When Janice Lui began to play the beginning chords of a four-part cultural folk tale with the Chinese violin in her hands, the room was silent. Filled with nearly 160 attendees, the first session of Interfaith Food and Music / Dance Performance proved to be an instantaneous success.
On Nov. 12 and 14, Lorain County Sacred Landmarks Initiative hosted the ”Seeking the Sacred of Asia” events at LCCC’s Ben and Jane Norton Culinary Arts Center. The organization is an “educational outreach program that aims to research and document the history, art, and architecture of Lorain County’s houses of worship and to sponsor educational and fine arts programming that celebrates the religious experience of Lorain County’s residents,” according to their homepage at sli.lorainccc.edu.
“[The] purpose of the project [was] to introduce Asian traditional religions and cultures through performing arts and food demonstration [and] therefore, to expose the community to expanded arts and cultural-religious experiences to stimulate creativity and knowledge,” said Young Woon Ko, associate professor in the department of philosophy and religion at LCCC as well as the director of Sacred Landmarks Initiative.
The first evening’s session focused on the Chinese Confucianism / Daoism(Taoism) culture, Cambodian Buddhism, Korean Ancestral Rite, and Japanese Shintoism through the use of performances and presentations.
A musical number featuring a two-stringed, bowed musical instrument similar to a fiddle called the ‘Chinese erhu’ was followed by dancers in artfully decorated masks performing a Korean Talchum Dance that was presented by Giyoung Lee, Irene Change and Woojin Jeon.
Three types of classical Cambodian music called ‘Takhe and Tro’, traditionally performed at various celebrations / holidays. The musical pieces were played by Em Sovan and Sou Hoeuth through the use of two stringed instruments special to the Cambodian culture.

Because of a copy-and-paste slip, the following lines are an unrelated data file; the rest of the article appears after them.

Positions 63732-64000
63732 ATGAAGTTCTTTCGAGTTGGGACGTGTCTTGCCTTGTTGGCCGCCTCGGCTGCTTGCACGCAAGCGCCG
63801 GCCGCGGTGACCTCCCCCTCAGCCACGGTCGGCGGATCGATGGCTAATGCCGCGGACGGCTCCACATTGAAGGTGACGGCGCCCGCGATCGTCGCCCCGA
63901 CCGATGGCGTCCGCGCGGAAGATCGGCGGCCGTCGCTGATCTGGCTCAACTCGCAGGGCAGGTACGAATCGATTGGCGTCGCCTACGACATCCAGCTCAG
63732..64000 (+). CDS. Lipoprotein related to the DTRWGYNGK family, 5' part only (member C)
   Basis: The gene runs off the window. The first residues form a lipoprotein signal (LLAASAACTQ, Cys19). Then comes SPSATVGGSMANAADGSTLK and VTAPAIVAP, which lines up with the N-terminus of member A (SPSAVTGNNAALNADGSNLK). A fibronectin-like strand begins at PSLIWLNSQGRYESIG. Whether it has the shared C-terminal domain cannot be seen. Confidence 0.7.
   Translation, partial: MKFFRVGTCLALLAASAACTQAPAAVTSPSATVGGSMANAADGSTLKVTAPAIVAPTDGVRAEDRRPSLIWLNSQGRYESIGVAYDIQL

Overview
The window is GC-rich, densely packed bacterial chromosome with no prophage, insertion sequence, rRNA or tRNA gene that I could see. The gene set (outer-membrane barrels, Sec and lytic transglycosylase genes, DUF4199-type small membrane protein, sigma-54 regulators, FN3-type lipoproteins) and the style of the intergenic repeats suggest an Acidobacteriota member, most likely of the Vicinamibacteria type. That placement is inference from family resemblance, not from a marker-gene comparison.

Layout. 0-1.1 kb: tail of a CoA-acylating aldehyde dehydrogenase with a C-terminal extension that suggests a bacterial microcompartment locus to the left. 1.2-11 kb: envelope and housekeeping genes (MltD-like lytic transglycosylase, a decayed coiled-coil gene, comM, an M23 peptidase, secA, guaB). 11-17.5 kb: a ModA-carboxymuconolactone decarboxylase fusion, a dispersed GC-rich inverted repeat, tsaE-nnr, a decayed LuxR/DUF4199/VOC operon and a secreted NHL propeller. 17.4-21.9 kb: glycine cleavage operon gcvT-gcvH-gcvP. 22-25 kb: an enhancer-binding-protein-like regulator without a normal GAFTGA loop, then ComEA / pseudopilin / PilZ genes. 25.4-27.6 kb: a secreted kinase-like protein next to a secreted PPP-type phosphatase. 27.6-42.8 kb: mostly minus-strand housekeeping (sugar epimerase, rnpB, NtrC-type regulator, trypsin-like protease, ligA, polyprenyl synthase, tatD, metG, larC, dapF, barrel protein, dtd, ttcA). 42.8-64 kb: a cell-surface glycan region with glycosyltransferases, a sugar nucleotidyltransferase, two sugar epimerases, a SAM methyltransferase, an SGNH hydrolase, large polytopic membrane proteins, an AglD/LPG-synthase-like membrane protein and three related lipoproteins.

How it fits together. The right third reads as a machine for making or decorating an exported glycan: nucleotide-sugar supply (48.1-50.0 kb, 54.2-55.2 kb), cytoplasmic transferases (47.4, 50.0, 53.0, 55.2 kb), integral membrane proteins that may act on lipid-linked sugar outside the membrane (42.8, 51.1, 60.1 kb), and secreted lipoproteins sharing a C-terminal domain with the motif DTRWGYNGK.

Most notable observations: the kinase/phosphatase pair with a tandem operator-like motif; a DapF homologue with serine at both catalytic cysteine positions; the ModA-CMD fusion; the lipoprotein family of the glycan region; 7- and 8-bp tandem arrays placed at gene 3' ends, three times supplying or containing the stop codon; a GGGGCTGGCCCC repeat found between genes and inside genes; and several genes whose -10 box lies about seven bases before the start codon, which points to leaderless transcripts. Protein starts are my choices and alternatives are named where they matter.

Following the musical performances, three speakers presented topics on different Asian cultures.
Dr. Yizhen Wang, a professor working with Cleveland State University’s Confucius Institute, presented on the Chinese Confucianism / Daoism traditional opera and folk culture. Mr. Born Nai, the current vice president of the Cambodian-American Buddhist Association focused on an overlay of Buddhism in Cambodia.
The final presentation of the night was by LCCC’s Professor Ko. He spoke on the subject of Korean Ancestral Rites and Japanese Shintoism. The event ended with a food tasting of several sweet and savory dishes from assorted countries and cultures, including Japan, Korea, China and Cambodia.
The second session consisted of the Indian culture, including Hinduism and Jainism. With slightly less than 100 attendees, the event began with a musical performance by Tejas Nair of the Indian Israj.
The music he performed, he claimed, was adapted from traditional South Indian music in replication of the human voice. By using a ‘tabla’ (an instrument similar to bongos), he played two musical pieces originally performed in the courts of the noble Indian empire.
Classically-trained dancer Pooja K. Shyam, who performed two ‘Bharata Natyam’ dances came next. This type of classic dance originated in the temples of India and generally pays tribute to the Indian deity Lord Shiva, Shyam said.
Dr. Ramaswamy Sharma, a practicing vedic scholar in Hindu scriptures and adjunct member of Cleveland State University was the final speaker. His presentation detailed Indian vegetarian food in relation to the cultures of Hinduism and Jainism.
The event ended with food tastings from the various cultures of India.